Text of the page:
I'd like to say I have all the answers why, but I don't. Here is what I know for sure though, looking back over my life: If He just took care of all those enemies and I never had to wrestle, I wouldn't know as much about Him as I do. I wouldn't know how to recognize them when they try to come around a back way. I wouldn't have been sanctified by the Word through wielding it while wearing the armor of God. I haven't fought every battle perfectly (or even well) but I have learned, deeply learned, that if God puts an enemy in front of me, He's calling me to fight. And when victory comes, as exhausting as it is, I know that even the small part He asked me to play would have been impossible without His help - and that victory over that enemy would have never come had He not first subdued the enemy, thrust him in front of me, and said, "Child, destroy." 

And I certainly would not have learned that these battles are not fought alone. He reveals this truth to the people of God. My battles should be fought in community, with others helping me as needed. We're terrible about this as Americans (myself included) but I'm learning more and more how vital this is to victory.

Yes, God is our dwelling place. Yes, His arms carry us. But there is more. He is the God who sets us up for victory as we learn to fight His battles, His way. The next time your flesh rears its ugly head, or you are faced with a demonic or worldly battle - rejoice. He's simply prepared an enemy for destruction and thrust it in your face. Gather your people, and destroy.

Thursday, November 10, 2022

Secret Places

Attribution: Alpha Stock Images -; Original Author: Nick Youngson - link to -; 
Original Image:

I've been challenged lately to think about authenticity. 

We know that when we trust Christ, part of the Gospel is that we get a new heart (Ezekiel 36:26). Yet we also continue to live with our flesh still stained by sin, the world around us trying to press us into its mold, and Satan bringing direct attacks. The process of sanctification changes us to increasingly reflect the new heart, but we stumble and fall along the way. We are told clearly how to walk in the victory of faith when we recognize the battle before us: 

But if we confess our sins, he is faithful and righteous, forgiving us our sins and cleansing us from all unrighteousness. (1 John 1:9 NET)

For everyone who has been born of God overcomes the world. And this is the victory that has overcome the world--our faith. (1 John 5:4 ESV)

And yet there are those battles we don't realize we are fighting. The reality of not living up to who we are in Christ is real every day. It's clearly inauthentic to deny the struggles. Those hidden faults, those mixed motives - things that would break our heart if we realized them - things that do break others' hearts at times.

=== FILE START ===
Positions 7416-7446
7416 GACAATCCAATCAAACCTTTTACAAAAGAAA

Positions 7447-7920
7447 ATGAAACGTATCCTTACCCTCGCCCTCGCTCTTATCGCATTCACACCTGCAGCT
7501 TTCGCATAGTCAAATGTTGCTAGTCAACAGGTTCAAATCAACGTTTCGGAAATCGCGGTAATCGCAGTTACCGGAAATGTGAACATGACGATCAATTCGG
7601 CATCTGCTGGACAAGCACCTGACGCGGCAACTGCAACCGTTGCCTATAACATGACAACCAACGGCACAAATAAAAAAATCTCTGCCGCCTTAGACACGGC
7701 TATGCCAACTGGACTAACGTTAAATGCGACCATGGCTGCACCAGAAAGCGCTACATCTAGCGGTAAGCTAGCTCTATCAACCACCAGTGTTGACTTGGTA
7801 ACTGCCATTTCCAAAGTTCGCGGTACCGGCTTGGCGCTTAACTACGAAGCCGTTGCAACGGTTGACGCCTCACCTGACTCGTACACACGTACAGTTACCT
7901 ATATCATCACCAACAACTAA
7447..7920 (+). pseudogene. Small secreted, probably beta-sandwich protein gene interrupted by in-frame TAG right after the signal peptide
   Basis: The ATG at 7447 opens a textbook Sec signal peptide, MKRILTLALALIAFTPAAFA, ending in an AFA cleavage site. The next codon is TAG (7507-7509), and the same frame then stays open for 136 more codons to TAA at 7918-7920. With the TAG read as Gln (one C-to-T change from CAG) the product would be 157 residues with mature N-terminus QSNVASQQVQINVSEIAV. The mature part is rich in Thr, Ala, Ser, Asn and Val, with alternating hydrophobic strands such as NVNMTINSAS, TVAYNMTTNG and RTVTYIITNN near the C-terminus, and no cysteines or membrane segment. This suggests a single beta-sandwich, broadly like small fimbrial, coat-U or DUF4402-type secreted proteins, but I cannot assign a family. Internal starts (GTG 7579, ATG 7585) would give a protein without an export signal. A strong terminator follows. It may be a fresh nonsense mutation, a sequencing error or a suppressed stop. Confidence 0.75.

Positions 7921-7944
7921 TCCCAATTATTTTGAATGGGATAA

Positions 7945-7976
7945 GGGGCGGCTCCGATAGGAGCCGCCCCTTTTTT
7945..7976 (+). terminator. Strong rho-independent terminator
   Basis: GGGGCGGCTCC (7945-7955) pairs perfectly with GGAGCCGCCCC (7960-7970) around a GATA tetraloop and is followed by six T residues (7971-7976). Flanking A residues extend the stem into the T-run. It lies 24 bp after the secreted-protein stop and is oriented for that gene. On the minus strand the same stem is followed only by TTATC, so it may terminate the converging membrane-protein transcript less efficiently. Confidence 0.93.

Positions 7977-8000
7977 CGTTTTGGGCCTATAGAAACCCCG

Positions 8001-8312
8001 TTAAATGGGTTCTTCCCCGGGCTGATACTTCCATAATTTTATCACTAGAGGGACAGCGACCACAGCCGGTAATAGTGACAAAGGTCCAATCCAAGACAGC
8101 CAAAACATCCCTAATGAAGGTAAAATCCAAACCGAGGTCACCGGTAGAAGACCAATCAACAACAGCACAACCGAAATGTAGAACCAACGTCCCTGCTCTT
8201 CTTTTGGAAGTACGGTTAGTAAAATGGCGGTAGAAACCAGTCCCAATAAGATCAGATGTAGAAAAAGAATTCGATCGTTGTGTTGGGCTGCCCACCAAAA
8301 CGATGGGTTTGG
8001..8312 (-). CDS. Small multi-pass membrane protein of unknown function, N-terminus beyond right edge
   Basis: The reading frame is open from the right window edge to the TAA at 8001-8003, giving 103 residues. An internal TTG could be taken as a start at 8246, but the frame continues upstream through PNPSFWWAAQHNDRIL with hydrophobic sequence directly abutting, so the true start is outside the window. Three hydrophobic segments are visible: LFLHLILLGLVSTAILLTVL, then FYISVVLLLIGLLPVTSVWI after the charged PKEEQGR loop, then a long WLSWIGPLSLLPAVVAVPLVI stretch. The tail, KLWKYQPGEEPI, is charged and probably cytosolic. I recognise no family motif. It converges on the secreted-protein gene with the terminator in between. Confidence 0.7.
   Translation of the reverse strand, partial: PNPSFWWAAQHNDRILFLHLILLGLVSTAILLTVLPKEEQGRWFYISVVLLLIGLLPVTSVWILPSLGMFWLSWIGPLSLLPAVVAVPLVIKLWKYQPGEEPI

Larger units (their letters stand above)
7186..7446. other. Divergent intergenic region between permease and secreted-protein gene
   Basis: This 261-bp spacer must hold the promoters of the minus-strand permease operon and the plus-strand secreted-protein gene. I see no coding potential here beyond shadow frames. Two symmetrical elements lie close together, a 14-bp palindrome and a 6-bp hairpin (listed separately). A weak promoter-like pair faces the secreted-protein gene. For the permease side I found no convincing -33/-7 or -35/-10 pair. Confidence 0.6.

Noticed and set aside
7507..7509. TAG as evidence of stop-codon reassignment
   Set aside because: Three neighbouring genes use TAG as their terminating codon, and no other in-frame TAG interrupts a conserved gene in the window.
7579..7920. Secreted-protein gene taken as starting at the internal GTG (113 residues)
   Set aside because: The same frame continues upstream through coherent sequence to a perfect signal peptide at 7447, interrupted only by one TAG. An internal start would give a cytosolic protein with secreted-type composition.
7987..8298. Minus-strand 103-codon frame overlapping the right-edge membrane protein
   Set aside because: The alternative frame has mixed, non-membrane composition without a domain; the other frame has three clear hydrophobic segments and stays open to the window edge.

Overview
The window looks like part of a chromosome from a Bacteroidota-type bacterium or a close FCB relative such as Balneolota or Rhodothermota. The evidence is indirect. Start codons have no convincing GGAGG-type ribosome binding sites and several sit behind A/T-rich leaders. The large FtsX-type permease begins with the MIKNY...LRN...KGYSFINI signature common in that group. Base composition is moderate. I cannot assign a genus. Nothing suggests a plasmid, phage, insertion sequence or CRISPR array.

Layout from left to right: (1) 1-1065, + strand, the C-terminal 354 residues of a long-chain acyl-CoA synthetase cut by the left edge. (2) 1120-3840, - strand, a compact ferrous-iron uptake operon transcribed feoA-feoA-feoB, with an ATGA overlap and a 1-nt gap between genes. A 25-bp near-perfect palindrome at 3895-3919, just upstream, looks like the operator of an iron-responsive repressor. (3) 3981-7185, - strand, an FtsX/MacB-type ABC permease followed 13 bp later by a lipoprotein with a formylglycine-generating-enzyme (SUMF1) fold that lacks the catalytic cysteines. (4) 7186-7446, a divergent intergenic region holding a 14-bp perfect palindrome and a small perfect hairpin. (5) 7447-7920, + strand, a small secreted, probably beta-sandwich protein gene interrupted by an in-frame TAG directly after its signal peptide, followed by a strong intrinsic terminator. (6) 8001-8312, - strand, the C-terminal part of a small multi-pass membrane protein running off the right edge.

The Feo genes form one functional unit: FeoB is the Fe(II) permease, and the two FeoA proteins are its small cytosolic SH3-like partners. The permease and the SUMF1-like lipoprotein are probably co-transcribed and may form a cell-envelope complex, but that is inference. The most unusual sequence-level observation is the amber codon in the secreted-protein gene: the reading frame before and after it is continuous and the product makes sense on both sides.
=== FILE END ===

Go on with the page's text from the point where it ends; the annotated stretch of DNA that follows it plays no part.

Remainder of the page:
What does it mean to be genuine, authentic, pure, without guile? None of us does it perfectly; we all have hidden sins and mixed motives that make it hard at times to discern what is happening in our "secret places" - which is why David cried out: 

But who can discern their own errors? Forgive my hidden faults. Keep your servant also from willful sins; may they not rule over me. Then I will be blameless, innocent of great transgression. (Psalm 19:12-13 NIV)

I'm so grateful God hasn't left us without guidance about these sins. Recently in our evening devotional this passage jumped out at me in a new way:

I seek you with all my heart; do not let me stray from your commands. I have hidden your word in my heart that I might not sin against you. (Psalm 119:10-11 ESV)

Suddenly I realized something about the how of transformation - transformation from the inside out. As I seek Him with all my heart, HE keeps me from straying - even from things that are deep within me, things I don't realize I need to confess. Hiding His Word is not just memorizing scripture, but taking it in, making it part of me. Jesus described it as the word "abiding" in us -  making its home in our hearts. As I am increasingly filled with Him and have less space for me, filled with His Word, I find myself changed in ways I didn't realize were within me. Sometimes He allows pressing circumstances to reveal something ugly within me; other times He convicts me of something I've never considered; and there are also those times He changes me by giving me new desires, new "cravings" ... when something that had appeal, that attracted me unhealthily, no longer does, and then I realize that the root of the old desire was sinful all along. I'm convinced that there are even times He changes something without me even being aware - just making me more like Him, as He has promised. I become more authentically the way He created me to be, the way the new heart is aligned toward Him.

So I'm learning that in order to be authentic, I have to be open to being changed in ways I might not realize need to be changed. There are genuine struggles at unconscious levels. At the same time, it's also inauthentic to act as if there are only struggles. As I walk through the trials of life, God constantly reminds me of who I am in Him - Blessed, Chosen, Adopted, Accepted, Redeemed, Forgiven (Ephesians 1). Never forgotten (Isaiah 49:15-16). Seen by my Creator (Genesis 16:13). Never forsaken (Hebrews 13:5). 

The most beautiful thing to me about inviting Him into all of my secret places by seeking Him and making His Word at home in my heart is that I know I will never be cast out. He has already been cast out for me. But He does invite me to join Him there: